With more and more people living longer these days, experts say it takes smart planning to ensure that they are properly cared for and looked after well into their golden years.
According to Penny Carey, president of Aging in Montclair (AIM), a non-profit, grassroots organization whose mission is to identify and shape solutions that meet the community’s needs, the focus is helping seniors be heard.
“We have about 500 members and the population is different than it was 50 years ago,” Carey explains. “We have members in their sixties and members in their nineties, so it’s a bigger age range and those who are older are still active. Our programs are geared to help people live independently.”
Carey says the organization meets once a month at the Salvation Army building and works closely with the township’s Senior Advisory Committee and the Department of Senior Services. Support groups are available for widows, widowers, and caregivers — some of whom are seniors themselves. The Salvation Army building landlord has been supportive of the organization, says Carey, but adds that one of AIM’s goals is to help establish the long-awaited senior center.
“The stereotype of a senior always being dependent is no longer true,” she explains. “However, there are seniors who are are well and those who are not well and they all have different needs. So we try to give people the tools to make good decisions by having informational seminars. Some of the seminar topics we’ve held dealt with are senior safety, senior benefits, drug interactions and depression. You can’t make good decisions unless you have good information.”
“It’s important to plan for yourself so others don’t plan for you,” Carey says. “It’s sad that many seniors had to move out because they couldn’t afford to stay in the town anymore.”
According to Geraldine Callahan, of Callahan Financial Services Group (CFSG) based in East Hanover, one of the biggest issues older adults grapple with is the lack of a plan for retirement years.
“Overall, people are not planning properly with longevity and what can happen in the future,” Callahan says, adding that healthcare planning covers an array of things for a senior or elderly person and the first step is putting the the right legal estate planning n plaice.
“This is to ensure that if you can’t speak for yourself, someone is able to speak on your behalf and carry out your wishes,” she noted. “Healthcare planning also encompasses the ‘what ifs’ beyond Medicare and what happens when your benefits no longer cover for skilled long-term nursing.”
Callahan specializes in healthcare financial planning and works to helps families obtain government healthcare benefits to pay for care.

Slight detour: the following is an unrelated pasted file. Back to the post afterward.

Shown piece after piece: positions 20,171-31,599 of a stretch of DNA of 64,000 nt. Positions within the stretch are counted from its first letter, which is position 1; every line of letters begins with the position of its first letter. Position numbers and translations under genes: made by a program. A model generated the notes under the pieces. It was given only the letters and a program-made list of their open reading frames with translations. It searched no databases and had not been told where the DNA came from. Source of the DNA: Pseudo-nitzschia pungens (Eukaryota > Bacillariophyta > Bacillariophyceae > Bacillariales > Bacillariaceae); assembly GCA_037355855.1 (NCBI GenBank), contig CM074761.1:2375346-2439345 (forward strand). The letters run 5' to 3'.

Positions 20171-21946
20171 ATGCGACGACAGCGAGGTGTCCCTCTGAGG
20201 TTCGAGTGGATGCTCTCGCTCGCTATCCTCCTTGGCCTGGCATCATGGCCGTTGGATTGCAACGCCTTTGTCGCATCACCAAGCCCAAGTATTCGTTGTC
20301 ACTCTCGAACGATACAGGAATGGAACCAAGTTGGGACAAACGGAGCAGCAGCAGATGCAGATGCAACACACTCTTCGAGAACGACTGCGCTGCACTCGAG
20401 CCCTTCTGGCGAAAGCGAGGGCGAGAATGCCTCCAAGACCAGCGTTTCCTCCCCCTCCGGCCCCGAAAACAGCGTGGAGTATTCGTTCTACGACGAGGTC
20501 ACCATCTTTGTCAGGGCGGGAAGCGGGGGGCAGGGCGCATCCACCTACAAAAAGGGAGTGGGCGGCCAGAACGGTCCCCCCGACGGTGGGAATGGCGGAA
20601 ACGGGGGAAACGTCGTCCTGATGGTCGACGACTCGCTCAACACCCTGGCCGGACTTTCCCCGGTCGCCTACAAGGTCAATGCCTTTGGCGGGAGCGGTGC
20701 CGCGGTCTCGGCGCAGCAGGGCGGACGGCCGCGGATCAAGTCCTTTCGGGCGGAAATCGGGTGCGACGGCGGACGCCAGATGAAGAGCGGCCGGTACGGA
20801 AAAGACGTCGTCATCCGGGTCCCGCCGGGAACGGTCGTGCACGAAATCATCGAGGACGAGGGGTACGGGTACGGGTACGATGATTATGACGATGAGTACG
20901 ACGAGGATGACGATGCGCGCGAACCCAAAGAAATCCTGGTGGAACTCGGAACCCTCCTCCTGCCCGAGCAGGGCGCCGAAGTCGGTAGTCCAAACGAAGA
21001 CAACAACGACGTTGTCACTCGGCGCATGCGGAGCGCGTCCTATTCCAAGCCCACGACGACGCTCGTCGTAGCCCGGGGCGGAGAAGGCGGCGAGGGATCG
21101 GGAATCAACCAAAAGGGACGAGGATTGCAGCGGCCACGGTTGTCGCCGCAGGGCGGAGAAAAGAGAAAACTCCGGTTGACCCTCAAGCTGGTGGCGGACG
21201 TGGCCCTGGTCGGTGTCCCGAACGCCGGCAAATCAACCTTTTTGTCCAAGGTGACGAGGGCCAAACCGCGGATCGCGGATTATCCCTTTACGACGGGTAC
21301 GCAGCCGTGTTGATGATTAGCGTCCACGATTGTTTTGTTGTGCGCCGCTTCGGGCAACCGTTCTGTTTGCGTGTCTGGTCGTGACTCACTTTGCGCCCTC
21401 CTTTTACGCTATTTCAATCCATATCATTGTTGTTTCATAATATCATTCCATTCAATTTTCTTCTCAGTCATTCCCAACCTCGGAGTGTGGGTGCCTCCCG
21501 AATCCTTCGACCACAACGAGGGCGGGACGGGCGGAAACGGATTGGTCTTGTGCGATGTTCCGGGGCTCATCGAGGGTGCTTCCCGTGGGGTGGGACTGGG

Callahan also emphasized that many people don’t think that anything will happen to them if they’re currently healthy but the reality is many people lose everything in order to pay for long-term care.
“Pre-planning starts with having the right healthcare plan, ” she says. “A Medicare plan is an asset protection plan, at least up until the point where someone will need long term health care services. Beyond that, what happens when Medicare stops paying? There is a solution if someone has a proper long-term care insurance policy because it will pick up those costs.”
Healthcare planning also encompasses seeing an elder law attorney, she added, in order to discuss available options to protect assets by having a power-of-attorney in place and other legal documents in order. Finally, it’s looking at options if someone does run out of money or retires with limited funds. More than half of seniors today rely on government benefits, such as Medicaid to help pay for their cost of care in a nursing home.
Callahan also stressed that adult children need to have a conversation with their elderly parents.
“For adult children who are trying to understand their parents’ wishes, it’s important that they talk to their parents in order to have their wishes followed,” she explains. “Planning protects family relationships and the legacy of being able to leave behind something.”
Housing options need to be considered and adult children should not wait until their parents are in a critical situation to start looking for a nursing home or an assisted living facility, she said. One example would be for a single elderly person who owns a home and who plans on moving into a long-term care facility. The home may have to be sold and proceeds spent down in order to qualify for Medicaid.
“Had they pre-planned by putting their money in a trust five years prior to Medicaid’s look back period, they may have been able to protect their home and pass it on to their children,” she adds.
Callahan said life can bring some curve balls and that it’s never to soon to plan ahead.
“Ultimately, you never know what’s going to happen. Planning allows you to solve as much or as best you can instead of just hoping that things are going to work out.”